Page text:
On Memorial Day weekend, I was fortunate enough to attend the concert of a legend. In case you haven’t noticed, many of our beloved legends are dying off. Just recently we said good-bye to Dennis Hopper, Lena Horne, and Peter Faulk. I was fortunate enough to meet John Ritter and Charlie Shedd before their demise and for that I am grateful.
The legend I heard was the famous or infamous Jerry Lee Lewis known as “Killer.” Although he is well into his 70s that voice and piano style is unmistakable. Jerry’s gait is a little bent but his performance was as good as I remembered from my teens. The audience of twenty somethings to baby boomers let enthusiasm reign when “Great Balls of Fire” and “Whole Lotta Shakin’ ” came around. We clapped, danced, laughed and celebrated a great entertainer.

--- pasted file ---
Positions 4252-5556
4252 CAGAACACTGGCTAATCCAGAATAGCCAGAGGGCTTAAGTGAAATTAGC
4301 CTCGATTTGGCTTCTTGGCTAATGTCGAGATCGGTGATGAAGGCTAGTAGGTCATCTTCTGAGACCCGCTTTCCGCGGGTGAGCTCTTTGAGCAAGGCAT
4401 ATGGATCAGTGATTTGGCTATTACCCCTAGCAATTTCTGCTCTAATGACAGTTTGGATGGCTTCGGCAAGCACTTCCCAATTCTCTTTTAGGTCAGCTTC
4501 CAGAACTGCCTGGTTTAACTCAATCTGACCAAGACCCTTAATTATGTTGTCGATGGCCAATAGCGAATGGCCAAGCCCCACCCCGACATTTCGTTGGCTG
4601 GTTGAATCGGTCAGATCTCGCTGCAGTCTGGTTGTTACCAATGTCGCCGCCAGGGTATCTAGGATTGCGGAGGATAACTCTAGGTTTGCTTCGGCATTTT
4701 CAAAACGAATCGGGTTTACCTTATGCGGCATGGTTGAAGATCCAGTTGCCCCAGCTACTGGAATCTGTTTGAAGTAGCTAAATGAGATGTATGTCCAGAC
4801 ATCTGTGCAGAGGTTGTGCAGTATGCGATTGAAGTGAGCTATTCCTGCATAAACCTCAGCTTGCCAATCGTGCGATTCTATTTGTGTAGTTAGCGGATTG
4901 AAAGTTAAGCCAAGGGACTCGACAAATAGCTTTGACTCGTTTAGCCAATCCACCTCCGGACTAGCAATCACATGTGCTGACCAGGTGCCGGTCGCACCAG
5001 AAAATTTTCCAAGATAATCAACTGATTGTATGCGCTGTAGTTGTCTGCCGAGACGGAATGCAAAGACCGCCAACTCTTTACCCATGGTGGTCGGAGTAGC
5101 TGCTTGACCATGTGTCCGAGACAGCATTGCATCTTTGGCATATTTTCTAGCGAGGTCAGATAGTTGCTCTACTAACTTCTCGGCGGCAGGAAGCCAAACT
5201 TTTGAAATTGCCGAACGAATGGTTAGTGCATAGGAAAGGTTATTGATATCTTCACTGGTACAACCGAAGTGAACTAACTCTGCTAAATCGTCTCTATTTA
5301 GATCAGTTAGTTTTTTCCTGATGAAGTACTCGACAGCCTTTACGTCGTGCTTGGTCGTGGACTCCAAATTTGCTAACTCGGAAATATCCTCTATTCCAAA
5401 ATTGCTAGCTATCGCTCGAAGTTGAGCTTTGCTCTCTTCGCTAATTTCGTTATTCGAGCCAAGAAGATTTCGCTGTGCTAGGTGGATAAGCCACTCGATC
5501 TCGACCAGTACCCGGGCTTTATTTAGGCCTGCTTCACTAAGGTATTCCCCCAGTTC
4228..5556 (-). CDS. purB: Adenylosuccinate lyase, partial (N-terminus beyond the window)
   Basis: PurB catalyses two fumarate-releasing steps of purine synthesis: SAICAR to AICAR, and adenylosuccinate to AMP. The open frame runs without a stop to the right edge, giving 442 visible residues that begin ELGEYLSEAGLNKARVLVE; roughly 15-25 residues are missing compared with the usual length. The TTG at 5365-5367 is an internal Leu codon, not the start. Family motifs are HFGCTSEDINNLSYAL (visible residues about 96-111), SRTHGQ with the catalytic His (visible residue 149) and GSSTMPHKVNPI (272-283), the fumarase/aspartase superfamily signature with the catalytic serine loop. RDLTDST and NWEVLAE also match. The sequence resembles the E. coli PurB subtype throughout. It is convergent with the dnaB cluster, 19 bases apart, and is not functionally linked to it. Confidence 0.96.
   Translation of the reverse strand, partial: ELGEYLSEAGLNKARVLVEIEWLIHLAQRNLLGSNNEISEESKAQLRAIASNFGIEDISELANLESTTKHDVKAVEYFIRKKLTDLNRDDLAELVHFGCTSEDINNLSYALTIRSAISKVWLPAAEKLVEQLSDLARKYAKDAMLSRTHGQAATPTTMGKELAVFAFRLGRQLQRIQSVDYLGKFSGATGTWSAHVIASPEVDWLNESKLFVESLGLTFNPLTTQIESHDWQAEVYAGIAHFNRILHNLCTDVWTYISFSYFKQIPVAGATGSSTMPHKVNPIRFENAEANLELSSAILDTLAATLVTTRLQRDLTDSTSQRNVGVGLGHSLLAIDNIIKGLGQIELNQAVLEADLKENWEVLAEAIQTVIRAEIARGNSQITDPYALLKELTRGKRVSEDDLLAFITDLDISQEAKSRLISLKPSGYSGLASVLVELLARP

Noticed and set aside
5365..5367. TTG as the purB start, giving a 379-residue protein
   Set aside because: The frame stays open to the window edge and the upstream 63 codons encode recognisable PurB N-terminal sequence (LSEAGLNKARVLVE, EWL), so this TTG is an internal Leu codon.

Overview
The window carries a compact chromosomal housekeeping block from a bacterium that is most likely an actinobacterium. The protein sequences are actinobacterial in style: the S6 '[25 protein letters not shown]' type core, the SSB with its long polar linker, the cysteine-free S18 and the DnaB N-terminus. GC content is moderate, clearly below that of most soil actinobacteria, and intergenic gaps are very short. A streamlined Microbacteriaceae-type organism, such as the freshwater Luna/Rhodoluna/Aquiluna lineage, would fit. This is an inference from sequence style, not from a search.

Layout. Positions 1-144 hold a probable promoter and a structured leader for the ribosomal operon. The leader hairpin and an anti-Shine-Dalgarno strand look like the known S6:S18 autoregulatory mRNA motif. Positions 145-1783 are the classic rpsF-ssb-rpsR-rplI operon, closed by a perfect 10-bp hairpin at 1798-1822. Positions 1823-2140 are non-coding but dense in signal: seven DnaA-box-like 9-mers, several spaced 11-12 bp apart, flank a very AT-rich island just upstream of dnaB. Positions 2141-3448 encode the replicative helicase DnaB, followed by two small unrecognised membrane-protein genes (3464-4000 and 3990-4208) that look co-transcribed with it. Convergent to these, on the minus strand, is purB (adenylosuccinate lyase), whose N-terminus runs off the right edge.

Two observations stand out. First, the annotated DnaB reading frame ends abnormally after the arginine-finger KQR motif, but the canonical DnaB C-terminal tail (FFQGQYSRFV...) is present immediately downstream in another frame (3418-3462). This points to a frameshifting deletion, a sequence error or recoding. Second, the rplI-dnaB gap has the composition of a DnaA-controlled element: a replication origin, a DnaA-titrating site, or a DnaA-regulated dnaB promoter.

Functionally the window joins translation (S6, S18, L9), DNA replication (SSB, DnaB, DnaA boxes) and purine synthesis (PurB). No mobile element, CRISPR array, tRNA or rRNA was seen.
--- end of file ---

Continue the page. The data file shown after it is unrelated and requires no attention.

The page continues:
It got me to thinking about other legendary figures in my life. Little Richard performed in this very concert hall a few months back and so did Loretta Lynn. With their fortunes made, these performers have no need to travel and entertain an audience. But it is who they are.
As a writer, I f eel the same. If I won the lottery today and didn’t have to write another word EVER. I would because I must, it’s part of who I am. That realization gives energy when you are spent, hope when you are emotionally bankrupt, and peace trusting that WHO you are is more important than WHAT you do.
Meeting a legends is seeing a person doing what they love. And even if I am never a celebrated figure I can join their tribe.